David Cameron gives a speech at the EU Council building in Brussels on March 6, 2014. Photograph: Getty Images.
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The Tories' opposition to Labour's youth jobs plan shows they are still standing up for the wrong people

Cameron's party can’t and won’t take the action necessary because it can’t admit that for ordinary Britons there is no real recovery.

Today, Labour announced that if the party wins the next election every young person out of work for more than 12 months will be given a paid starter job, and that every adult aged 25 or over claiming Jobseeker’s Allowance (JSA) for two years or more will be given the same support. A Labour government would work with employers to help fund paid work with training for six months. It would mean paid jobs for more than 50,000 young people nationwide – including the 370 in Barnsley who have been left on the dole for over a year by this government (across Barnsley, long-term youth unemployment is up 106 per cent since January 2011).

But this would also be a tough contract – those who can work will be required to take up the jobs on offer or lose their benefits. A life on benefits will simply not be an option. The Compulsory Jobs Guarantee scheme will be in Labour’s election manifesto and funded for whole of next Parliament through a repeat of Labour’s successful tax on bank bonuses and restricting pensions tax relief for people earning over £150,000 – the top one per cent – to the same rate as basic rate taxpayers. It is absolutely right that those at the very top contribute to delivering a recovery for the many.

In a response obviously written before Labour's announcement, the Tories claim this funding has already been allocated, only to look ridiculous once we published the detail which states clearly that the Compulsory Jobs Guarantee is the only policy which will be funded by the bank bonus tax and the proposed changes to pension tax relief. This will be a central part of Labour’s package to get people in to work and bring down the benefits bill. The cost of long-term youth unemployment is £350m a year. It’s unacceptable that taxpayers face such huge costs to pay for the government’s failure to get young people off benefits and into jobs.

Labour will bring welfare spending under control by moving people from benefits and into work and this will run in parallel with other important initiatives, including a Basic Skills Test to assess every new Jobseeker's Allowance claimant within six weeks of claiming benefits. Anyone who doesn’t have basic English, maths or IT skills will have to take up training or risk losing their benefits.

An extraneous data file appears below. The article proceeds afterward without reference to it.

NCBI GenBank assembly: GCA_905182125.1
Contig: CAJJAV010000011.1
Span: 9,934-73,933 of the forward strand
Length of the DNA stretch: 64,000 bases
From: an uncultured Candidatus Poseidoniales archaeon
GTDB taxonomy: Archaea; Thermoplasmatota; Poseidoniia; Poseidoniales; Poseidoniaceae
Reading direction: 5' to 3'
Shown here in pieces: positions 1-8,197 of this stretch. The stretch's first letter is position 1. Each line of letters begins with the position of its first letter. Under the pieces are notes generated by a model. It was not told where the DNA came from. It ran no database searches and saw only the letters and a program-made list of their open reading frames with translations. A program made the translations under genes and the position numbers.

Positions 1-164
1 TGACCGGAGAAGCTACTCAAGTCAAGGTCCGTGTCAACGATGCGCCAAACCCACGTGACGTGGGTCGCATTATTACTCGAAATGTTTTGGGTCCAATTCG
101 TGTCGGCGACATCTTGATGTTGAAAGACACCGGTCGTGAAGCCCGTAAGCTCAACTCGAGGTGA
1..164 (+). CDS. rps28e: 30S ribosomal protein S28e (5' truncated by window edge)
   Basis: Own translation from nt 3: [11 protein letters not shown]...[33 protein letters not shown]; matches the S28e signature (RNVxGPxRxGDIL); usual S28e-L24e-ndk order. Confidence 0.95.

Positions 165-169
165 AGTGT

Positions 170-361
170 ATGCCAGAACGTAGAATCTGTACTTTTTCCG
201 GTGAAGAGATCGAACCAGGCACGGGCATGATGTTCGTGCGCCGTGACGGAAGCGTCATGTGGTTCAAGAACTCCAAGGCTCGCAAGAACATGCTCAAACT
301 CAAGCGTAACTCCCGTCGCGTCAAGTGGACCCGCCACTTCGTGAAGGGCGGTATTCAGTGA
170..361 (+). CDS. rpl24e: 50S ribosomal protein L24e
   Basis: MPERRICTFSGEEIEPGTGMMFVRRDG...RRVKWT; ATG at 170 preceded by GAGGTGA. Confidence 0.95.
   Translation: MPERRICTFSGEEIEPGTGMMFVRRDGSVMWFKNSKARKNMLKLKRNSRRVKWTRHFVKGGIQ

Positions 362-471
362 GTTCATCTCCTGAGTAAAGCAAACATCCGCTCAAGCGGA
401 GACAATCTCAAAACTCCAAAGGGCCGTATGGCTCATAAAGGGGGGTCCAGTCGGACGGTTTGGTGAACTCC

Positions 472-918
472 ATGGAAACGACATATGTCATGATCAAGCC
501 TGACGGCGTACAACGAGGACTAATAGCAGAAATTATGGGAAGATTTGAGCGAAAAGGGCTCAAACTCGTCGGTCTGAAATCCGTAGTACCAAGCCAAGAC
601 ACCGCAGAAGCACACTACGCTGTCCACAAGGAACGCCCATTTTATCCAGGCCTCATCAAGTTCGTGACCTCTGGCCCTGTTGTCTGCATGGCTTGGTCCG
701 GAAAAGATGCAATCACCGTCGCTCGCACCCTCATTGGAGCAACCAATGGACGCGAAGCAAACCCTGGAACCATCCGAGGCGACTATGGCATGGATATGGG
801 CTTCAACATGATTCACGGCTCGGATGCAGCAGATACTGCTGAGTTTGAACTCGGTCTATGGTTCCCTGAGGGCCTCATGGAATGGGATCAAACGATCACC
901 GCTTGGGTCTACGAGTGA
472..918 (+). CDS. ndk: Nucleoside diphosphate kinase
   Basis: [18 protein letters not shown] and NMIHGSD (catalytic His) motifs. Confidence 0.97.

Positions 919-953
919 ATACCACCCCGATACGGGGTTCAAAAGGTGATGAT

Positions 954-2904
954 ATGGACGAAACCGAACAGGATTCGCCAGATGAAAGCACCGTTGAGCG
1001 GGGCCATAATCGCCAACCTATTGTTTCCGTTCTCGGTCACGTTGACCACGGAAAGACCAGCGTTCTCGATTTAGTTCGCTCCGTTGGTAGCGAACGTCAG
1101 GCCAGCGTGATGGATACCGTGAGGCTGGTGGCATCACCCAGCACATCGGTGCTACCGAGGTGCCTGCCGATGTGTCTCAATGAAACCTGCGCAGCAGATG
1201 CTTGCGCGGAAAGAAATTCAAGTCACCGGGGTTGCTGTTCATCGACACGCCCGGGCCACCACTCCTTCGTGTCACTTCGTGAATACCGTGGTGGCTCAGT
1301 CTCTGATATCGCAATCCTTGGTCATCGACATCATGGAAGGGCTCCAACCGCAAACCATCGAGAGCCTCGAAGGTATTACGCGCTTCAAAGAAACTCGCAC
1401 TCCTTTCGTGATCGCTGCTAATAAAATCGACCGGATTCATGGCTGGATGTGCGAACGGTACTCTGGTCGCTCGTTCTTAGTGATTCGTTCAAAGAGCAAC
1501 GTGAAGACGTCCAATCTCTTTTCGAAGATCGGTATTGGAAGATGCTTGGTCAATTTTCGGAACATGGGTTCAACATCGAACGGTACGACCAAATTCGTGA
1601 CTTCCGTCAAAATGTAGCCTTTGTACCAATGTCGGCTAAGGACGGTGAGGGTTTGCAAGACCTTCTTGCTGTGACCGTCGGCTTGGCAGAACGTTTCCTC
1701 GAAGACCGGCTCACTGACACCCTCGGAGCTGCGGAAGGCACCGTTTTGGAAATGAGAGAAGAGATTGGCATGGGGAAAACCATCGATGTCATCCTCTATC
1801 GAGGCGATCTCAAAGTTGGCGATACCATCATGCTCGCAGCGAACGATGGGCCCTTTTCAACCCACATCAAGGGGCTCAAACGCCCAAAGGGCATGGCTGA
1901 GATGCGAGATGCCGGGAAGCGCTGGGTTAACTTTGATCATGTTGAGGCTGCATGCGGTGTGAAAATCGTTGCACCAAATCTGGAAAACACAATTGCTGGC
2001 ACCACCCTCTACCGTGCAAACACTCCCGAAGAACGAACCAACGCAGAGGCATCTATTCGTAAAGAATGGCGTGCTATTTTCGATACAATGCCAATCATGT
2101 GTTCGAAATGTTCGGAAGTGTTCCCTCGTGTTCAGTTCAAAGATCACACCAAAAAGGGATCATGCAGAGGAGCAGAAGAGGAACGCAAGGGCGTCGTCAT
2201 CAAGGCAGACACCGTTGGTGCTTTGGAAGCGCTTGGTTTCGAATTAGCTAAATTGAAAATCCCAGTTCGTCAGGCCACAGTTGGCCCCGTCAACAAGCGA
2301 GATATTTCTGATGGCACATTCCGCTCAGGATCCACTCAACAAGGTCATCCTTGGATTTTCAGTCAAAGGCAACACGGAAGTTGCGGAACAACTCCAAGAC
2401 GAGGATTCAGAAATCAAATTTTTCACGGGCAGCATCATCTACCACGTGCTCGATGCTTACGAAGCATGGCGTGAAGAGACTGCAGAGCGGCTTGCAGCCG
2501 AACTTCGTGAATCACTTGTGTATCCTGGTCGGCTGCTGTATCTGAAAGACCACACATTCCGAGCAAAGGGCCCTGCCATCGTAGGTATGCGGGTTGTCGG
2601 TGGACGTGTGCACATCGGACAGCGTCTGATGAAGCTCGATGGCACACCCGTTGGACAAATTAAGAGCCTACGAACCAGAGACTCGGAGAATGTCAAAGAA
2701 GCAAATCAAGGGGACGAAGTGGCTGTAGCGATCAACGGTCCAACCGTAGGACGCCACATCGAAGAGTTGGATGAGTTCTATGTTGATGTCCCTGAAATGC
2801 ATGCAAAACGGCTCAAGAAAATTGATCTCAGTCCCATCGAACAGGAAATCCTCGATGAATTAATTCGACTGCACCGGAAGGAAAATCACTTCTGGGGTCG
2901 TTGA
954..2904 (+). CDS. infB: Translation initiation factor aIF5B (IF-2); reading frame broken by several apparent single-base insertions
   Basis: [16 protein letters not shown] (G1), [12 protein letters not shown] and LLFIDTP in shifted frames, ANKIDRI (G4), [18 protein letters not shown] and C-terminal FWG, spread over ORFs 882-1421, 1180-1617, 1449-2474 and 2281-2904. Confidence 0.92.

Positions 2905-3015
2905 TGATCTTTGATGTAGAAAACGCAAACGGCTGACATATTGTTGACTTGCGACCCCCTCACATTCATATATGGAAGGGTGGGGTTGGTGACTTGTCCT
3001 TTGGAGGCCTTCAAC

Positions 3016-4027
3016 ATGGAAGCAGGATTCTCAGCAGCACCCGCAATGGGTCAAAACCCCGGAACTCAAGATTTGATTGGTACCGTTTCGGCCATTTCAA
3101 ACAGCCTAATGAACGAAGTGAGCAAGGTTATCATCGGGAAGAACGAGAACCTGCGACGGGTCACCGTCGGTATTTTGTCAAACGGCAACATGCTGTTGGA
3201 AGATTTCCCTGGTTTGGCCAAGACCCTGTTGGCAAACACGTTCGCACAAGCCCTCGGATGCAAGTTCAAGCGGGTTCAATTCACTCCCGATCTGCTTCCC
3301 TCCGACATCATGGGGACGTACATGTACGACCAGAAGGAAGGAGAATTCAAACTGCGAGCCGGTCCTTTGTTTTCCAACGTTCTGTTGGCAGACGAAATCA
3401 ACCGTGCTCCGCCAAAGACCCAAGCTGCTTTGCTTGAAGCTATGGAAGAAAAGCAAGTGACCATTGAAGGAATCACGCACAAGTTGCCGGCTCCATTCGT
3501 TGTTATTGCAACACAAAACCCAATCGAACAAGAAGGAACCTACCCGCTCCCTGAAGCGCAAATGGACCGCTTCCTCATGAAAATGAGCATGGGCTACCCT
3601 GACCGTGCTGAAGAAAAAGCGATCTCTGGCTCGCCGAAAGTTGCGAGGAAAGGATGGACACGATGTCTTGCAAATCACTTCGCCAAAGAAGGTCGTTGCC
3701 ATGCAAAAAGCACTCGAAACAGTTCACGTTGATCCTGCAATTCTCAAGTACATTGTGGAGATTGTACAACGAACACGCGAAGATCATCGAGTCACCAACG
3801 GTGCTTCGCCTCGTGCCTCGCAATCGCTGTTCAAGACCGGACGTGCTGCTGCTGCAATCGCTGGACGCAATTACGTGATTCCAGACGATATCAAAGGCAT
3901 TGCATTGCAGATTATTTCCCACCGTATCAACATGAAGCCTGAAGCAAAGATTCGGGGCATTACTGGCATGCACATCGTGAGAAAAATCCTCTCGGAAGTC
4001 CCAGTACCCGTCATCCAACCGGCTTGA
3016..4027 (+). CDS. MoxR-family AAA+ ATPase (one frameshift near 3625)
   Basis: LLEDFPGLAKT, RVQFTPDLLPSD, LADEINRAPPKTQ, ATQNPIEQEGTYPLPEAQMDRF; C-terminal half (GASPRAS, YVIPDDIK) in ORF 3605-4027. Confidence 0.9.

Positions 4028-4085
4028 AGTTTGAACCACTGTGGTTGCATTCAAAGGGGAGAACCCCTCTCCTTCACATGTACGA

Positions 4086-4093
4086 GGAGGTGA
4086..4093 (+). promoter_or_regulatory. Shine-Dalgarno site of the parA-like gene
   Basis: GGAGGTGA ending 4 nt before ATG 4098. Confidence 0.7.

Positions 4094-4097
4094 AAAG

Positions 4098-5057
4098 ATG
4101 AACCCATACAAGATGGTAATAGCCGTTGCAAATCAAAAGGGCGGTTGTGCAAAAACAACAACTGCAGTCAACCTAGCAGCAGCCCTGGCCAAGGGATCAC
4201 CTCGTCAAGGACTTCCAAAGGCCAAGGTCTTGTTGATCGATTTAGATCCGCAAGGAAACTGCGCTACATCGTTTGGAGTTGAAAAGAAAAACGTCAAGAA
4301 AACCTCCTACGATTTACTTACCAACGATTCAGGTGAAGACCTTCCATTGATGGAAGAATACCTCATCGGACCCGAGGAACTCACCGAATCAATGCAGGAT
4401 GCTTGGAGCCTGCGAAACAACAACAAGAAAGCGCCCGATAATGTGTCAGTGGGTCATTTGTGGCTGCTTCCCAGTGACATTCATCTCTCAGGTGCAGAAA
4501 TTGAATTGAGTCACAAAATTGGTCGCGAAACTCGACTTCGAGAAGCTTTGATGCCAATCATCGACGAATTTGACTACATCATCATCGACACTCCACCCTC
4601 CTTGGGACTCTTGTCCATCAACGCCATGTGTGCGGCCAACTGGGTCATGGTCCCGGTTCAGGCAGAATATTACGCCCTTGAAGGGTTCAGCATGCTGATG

The Tories can’t and won’t take the action necessary to help us to earn our way out of the cost-of-living crisis. They can’t because they can’t admit that for ordinary Britons there is no real recovery. Having declared that "Plan A" was a success and that the "good news will keep on coming", David Cameron is in denial about the cost-of-living crisis that is engulfing the country - with families on average £1,600 a year worse off since he came to power. Indeed, when it was put to Treasury minister David Gauke on the radio that "the idea had merit", his out-of-touch reply was that the government's "record on unemployment is a good one".  It was British Chambers of Commerce economist David Kern who today in fact said, "Any scheme that helps young people to work is a good scheme."

The government won’t take action because it only stands up for a privileged few. Having delivered a £3bn tax cut for millionaires, the Tories think that the top one per cent of earners not only need that tax cut but that they should get tax relief on pension contributions at more than twice the rate that the average taxpayer does. Moreover, the Tories announced a further £12bn of welfare cuts if re-elected.  This comes from a party that introduced a bedroom tax for the disabled, whilst they continue to bankrolled by donations from the mega-rich and the hedge funds.

Of course, the Tories and the Lib Dems refuse to repeat Labour's successful tax on bank bonuses which raised £3.4bn in 2010. We know that bank bonuses are actually higher this year than last year: bonuses at Barclays are up ten per cent at £2.4bn, they are up eight per cent at Lloyds at £395m, HSBC bonuses are up six per cent at £2.3bn, and the RBS bonus pool this year is £588m. But what is the government doing about it? Ministers are currently busy campaigning in Brussels against an EU cap on bankers’ bonuses.

On the backfoot this week, they tried to question Labour's figures. Yet they still refuse to accept our proposal to let the OBR independently audit our plans. What are they afraid of? That Conservative scaremongering about Labour spending will be exposed as untrue?

Labour will take tough decisions to get the deficit down fairly, while making work pay and spreading opportunities for all, in particular for our young people. As a country we simply cannot afford to be wasting the talents of thousands of young people and leaving them stuck on the dole for years on end. It’s bad for them, it’s bad for our economy and it’s bad for taxpayers who have to pay the bill.

Once again this week highlights the battleground for the next general election.  The Tories (backed by the Lib Dems) will stand up for the top one per cent and will die in a ditch to defend the bankers.  A future Labour government would take real action to restore what Ed Miliband has called "the Promise of Britain" - that we must ensure once again that the next generation have better opportunities, not worse ones, than the last.